"I’m usually in a rush to get somewhere and the adverts are holding me up"
With a low level of engagement with one’s surroundings, there are clearly limited learning opportunities when operating in this mindset and only media that can be consumed whilst doing other things stand a chance of communicating, and even then at low levels. As a result, outdoor and radio have a slightly better chance of being received than TV and press (see chart below).
In this mindset, people are engaged in a routine task such as commuting, housework, or other routine work and are just trying to get through it. This is predominantly dead time and, because of the routine nature of the task, their actions are automatic/trancelike and they can complete it without really thinking. They are, to a large degree, ‘in their own world’:
"When I’m driving, I’m smoking. I’m on autopilot, not paying much attention… I’m not really listening but I don’t like no noise at all"
People operating in Autopilot are open to some forms of low impact entertainment, which tends to be passively consumed as they are already engaged in a primary activity. In this instance, radio and outdoor are able to communicate with this audience, as can some press opportunities, albeit at slightly lower levels (e.g. magazines in a dentist’s waiting room).
c. Chilled out
The pressure is off in this mindset. People are relaxing at home, or on their way to a social event, and are actively looking to their surroundings for stimulation and entertainment.
"You’re going to take in anything because you’ve got nothing else to look at while you’re walking down the road"
In this active learning mode it is easier for all media to communicate with people, as they are being actively sought out to provide entertainment and stimulus.
d. Time for me
In this mindset, people are looking to make the most of their time. They are engaged in chores but are feeling more productive and prepared to multi-task. Therefore they are open to some form of stimulation to help convert this ‘dead time’ into ‘life time’.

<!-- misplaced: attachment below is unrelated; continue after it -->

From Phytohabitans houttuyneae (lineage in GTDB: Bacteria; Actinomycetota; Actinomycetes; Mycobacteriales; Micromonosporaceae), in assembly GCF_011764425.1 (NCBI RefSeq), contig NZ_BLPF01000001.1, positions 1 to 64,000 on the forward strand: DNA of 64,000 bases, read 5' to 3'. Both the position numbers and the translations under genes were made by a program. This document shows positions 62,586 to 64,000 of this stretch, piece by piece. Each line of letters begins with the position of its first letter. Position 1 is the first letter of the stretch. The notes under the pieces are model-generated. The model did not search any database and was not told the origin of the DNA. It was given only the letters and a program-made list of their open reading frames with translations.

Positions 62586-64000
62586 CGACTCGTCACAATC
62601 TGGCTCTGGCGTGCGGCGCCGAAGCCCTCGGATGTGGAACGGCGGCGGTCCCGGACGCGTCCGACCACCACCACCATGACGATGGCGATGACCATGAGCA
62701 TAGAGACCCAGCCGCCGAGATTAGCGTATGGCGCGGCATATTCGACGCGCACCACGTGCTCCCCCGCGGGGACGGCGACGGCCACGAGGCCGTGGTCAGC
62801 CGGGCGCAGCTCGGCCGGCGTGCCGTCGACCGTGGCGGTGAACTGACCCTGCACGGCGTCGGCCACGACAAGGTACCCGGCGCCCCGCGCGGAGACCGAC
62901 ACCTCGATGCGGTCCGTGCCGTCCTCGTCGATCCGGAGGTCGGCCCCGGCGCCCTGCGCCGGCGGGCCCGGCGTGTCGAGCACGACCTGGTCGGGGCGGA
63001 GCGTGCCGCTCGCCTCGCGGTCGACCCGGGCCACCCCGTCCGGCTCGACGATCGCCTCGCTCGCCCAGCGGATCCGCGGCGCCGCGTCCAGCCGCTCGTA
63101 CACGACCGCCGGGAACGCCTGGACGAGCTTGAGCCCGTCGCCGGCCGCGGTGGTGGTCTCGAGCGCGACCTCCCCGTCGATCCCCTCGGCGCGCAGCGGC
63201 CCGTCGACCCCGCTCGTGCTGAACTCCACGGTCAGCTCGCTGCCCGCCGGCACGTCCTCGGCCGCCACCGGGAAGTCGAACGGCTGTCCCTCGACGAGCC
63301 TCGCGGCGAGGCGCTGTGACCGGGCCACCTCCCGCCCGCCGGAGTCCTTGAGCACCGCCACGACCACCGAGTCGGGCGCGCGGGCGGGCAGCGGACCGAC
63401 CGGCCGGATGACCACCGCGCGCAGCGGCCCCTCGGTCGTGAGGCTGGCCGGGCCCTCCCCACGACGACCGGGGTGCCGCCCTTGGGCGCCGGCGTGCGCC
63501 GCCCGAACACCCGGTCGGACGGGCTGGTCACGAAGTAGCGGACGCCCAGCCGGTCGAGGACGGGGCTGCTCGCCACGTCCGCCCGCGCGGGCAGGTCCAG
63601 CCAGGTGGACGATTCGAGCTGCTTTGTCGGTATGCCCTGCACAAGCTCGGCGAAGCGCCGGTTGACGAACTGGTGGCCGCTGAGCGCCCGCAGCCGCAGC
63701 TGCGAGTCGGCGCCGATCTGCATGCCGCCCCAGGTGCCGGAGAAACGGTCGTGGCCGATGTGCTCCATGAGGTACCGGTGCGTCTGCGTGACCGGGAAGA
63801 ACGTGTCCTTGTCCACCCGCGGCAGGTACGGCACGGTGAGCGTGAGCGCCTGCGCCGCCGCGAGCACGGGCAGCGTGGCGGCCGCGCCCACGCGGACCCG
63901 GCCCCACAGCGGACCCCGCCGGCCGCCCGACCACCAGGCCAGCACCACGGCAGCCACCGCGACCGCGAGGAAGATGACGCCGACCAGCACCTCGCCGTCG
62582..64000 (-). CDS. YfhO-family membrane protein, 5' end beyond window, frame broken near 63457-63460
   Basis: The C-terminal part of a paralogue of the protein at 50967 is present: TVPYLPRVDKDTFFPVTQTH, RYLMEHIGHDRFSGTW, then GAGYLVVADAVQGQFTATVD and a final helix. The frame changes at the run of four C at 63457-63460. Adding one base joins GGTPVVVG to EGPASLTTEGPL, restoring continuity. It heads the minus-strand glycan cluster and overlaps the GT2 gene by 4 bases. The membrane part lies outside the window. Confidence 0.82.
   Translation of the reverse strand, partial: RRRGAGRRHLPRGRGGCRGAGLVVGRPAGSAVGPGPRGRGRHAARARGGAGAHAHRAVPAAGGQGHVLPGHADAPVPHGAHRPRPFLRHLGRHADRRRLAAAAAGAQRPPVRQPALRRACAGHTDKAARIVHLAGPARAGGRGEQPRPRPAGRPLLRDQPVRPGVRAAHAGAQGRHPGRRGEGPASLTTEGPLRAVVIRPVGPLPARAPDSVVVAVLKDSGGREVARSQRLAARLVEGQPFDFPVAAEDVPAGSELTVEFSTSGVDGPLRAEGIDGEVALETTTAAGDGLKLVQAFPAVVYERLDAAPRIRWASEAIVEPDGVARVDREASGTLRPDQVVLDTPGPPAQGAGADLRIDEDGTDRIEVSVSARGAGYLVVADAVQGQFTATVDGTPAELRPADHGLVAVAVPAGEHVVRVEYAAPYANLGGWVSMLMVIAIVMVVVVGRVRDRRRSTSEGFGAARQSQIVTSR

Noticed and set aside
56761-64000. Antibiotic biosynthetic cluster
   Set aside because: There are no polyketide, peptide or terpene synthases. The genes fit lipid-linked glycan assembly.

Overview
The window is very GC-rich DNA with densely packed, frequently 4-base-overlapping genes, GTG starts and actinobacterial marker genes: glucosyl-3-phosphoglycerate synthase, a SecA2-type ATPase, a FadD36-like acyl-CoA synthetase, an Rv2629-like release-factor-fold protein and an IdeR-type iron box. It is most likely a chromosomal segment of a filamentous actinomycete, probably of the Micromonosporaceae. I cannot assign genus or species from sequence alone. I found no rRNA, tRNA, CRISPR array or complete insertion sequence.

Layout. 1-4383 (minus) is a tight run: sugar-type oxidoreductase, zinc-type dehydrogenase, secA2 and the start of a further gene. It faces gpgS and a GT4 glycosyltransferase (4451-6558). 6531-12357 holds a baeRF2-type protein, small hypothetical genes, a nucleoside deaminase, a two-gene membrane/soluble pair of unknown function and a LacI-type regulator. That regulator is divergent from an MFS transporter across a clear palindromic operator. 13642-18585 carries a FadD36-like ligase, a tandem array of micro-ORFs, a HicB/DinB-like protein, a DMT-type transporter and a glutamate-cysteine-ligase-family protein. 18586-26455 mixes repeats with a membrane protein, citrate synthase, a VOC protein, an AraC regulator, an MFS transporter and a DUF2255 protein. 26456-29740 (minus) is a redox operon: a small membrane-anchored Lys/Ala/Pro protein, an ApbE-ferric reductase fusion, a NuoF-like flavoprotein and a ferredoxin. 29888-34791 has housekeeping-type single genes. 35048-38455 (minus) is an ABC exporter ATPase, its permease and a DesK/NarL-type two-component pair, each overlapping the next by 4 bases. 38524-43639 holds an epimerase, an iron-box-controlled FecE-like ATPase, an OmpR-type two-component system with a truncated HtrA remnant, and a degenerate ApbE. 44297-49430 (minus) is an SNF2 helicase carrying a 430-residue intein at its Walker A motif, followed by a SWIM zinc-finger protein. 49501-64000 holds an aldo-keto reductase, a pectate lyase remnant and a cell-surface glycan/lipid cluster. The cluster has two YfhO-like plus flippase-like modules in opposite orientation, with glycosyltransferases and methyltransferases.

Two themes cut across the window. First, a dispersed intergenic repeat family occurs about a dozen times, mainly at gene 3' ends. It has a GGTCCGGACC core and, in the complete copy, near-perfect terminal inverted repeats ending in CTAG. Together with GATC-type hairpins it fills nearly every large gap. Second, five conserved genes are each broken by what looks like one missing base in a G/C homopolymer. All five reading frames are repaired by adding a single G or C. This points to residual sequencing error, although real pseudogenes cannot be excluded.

"When I’m listening in the car, I’m looking for stimulation, I want to learn, keep the mind alive"
As they are looking to their surroundings to help them learn new things, it is easier for all media to communicate with people in this mindset, e.g. Metro newspaper when commuting. However, the parallel nature of radio and outdoor offer a clear advantage in effectively communicating with this audience.
e. Need some oomph
In this mindset, people are trying to wake up or stay awake when they are tired or bored on the go, e.g. getting ready to go out or commuting. Their motivation is catching up mentally with what they’re doing. People in this mindset are actively seeking to be energised in some way and are looking to others to provide this stimulation.
"O2 (poster) looked fantastic, calming, changed my mood"
As people are open to learning from almost any source, most media are able to communicate with this mindset. However, as this is again a predominantly on-the-go audience, radio and outdoor have a natural advantage over ‘primary’ media like TV and press.
Summary of mindsets
Pull, not push
On TV, ads are an interruption of programming.For parallel media like radio and outdoor, the ads can provide welcome distraction from surroundings and/or the primary task that the consumer is engaged in. Also, because the medium isn’t the focus of activity, people feel that advertising on radio and outdoor is more benign – it allows them to absorb and interpret messages when they want to. Hence, they are subject to lower levels of deliberate ad avoidance than primary media like TV.
"When you’re moving it’s your choice"
"(Radio and outdoor) less intrusive than TV"